Midge Ure, producer and co-writer of the Band Aid single ``Do They Know It's Christmas?'' and lead singer of the internationally popular band Ultravox, pauses a moment to reflect on the state of rock music today. ``It's a very dangerous area it's gotten into,'' he finally declares in his woolly Scottish burr. But his mock gravity dissolves in a chuckle as he adds, ``It's liable to become respectable quite soon.
``I don't know whether that's good or bad,'' he says, still laughing. ``I'd hate it to be like a real job. I think it might lose some of the magic if it becomes respectable!''
Although Mr. Ure is joking, he's making a serious point: During the last year, the world has seen rock music beginning to come of age, as many musicians have tried to shoulder their share of responsibility for the world around them.
The trend that began in November 1984 with Band Aid -- the effort by British pop and rock stars to help feed Africa's starving millions -- led to an unprecedented year of social responsibility in rock music.
Band Aid inspired similar efforts to relieve the African famine by American and Canadian musicians; the combined efforts of all three groups climaxed in last July's Live Aid concert. But the momentum didn't end there. American musicians banded together for a concert to aid American farmers, and Bruce Springsteen's former guitarist -- Steven Van Zandt -- rounded up another stellar cast of rockers to put out an anti-apartheid album called ``Sun City.''
``I think that musicians as people have changed,'' says Ure, whose first solo album, ``The Gift'' -- a recent hit in Britain -- was released here at the end of January. ``I think the old images of excesses -- throwing televisions out the window, all that stuff -- it's all gone. And I don't see why all the young musicians now should have to live up to that, or suffer from it.
``It was an image that rock musicians created for themselves 20 years ago,'' Ure said during a recent interview in Boston. ``All these musicians -- up until this year -- have had to live with that sort of stigma, that image, attached to what they do.''
Ure draws a distinction between some of the political messages of rock music during the 1960s and early '70s -- found in songs like ``Ohio,'' a Crosby, Stills, Nash, and Young tune about the shooting of anti-war protesters at Kent State by National Guardsmen -- and the more personal messages some musicians are making today about social problems. He singles out artists like U2 and Sting for writing songs that don't preach a political line, but offer instead a personal reflection on such pressing world issues as violence in Belfast and United States-Soviet relations.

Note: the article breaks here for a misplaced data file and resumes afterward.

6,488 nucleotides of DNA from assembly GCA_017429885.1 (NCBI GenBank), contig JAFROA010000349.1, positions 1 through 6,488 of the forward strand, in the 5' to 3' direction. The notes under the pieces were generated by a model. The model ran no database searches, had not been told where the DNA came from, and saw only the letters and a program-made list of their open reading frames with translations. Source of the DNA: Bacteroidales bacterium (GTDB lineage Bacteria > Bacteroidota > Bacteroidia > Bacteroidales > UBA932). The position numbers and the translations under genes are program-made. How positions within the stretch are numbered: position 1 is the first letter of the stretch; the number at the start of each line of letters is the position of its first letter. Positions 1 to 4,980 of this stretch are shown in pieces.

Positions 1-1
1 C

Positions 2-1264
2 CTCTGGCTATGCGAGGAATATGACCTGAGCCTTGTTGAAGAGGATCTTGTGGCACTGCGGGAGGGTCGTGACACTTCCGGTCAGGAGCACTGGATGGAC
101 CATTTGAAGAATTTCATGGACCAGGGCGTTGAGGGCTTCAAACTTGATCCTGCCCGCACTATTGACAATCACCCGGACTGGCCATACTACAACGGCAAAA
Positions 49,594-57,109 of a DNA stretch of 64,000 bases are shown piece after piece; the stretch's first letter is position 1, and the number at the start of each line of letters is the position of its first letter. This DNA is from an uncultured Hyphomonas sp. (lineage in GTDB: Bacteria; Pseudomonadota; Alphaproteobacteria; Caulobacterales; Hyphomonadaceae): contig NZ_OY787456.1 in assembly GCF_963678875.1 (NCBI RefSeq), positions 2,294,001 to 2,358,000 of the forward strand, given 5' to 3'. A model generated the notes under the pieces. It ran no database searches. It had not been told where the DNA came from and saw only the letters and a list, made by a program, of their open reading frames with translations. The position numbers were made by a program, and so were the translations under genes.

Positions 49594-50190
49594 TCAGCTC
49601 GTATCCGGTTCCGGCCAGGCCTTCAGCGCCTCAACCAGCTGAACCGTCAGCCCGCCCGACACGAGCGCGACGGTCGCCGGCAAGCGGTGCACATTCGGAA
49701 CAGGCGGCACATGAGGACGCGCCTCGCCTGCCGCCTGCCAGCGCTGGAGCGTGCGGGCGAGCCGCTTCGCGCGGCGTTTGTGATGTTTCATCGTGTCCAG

``Mixing politics and music is very difficult,'' says Ure. ``You always end up with very weak music, or very weak politics, or a mixture of both. It sort of softens both elements. . . . But you can make your own personal statement in music.''
Ure, however, insists that music simply doesn't work if it isn't first and foremost entertaining -- no matter what the message. And he, for one, knows how to entertain. ``If I Was,'' the single from his solo album, is a pure pop pleasure that recently went straight to the top of the British records charts.
But like his work with Ultravox, ``The Gift'' includes its share of personal statements about social issues. ``Wastelands,'' a slow, mournful song that builds to a powerful crescendo, is Ure's musical comment on Britain's high rate of youth unemployment.
``It's a song about Glasgow,'' explains Ure, ``and not necessarily about Glasgow, but about any working-class city and the problems that the youth has. They've not got a chance of doing anything, and they know that.
``Situations like that, that affect each one of us personally, that's what people are writing about,'' he says. ``And that's the interesting side of [music].''
Ure has done more than put his feelings on record, though. Along with Bob Geldof -- the Irish musician who's become known worldwide for organizing Band Aid and Live Aid -- he is a member of the Band Aid Trust, which is responsible for administering the approximately $92 million raised by the record and concert.
Already the trust has spent several million dollars on famine-relief efforts, according to Ure. But the majority of the Band Aid Trust funds have been earmarked for long-term projects, which experts say is the only way to help Africans become self-sufficient.
``We're inundated with projects from various sources,'' Ure says. ``And when we've got a project in front of us, we've got to find experts in the field, experts in irrigation or reforestation . . . to tell us which ones are going to work, which ones are needed, because we're not in a position to make that sort of decision. We can't just fund every Tom, Dick, and Harry that walks in with an idea.''
Ure says the Band Aid Trust will continue its fund-raising activities with things like an all-star sporting competition. Because of what he calls the ``horrific'' logistics, however, he says it's unlikely there'll be another mega-concert like Live Aid.
But Ure says he thinks Live Aid marked a turning point in rock music -- and that musicians will continue to be involved in the issues of the day. He also says he expects the influence of rock music to continue to grow.
``We're now at a period where rock music's been around for a long time,'' he says, ``and people who were into the Beatles are middle-aged couples, and they've got kids who listen to rock music. So we've actually got a massive amount of people in the world who are influenced by rock music.''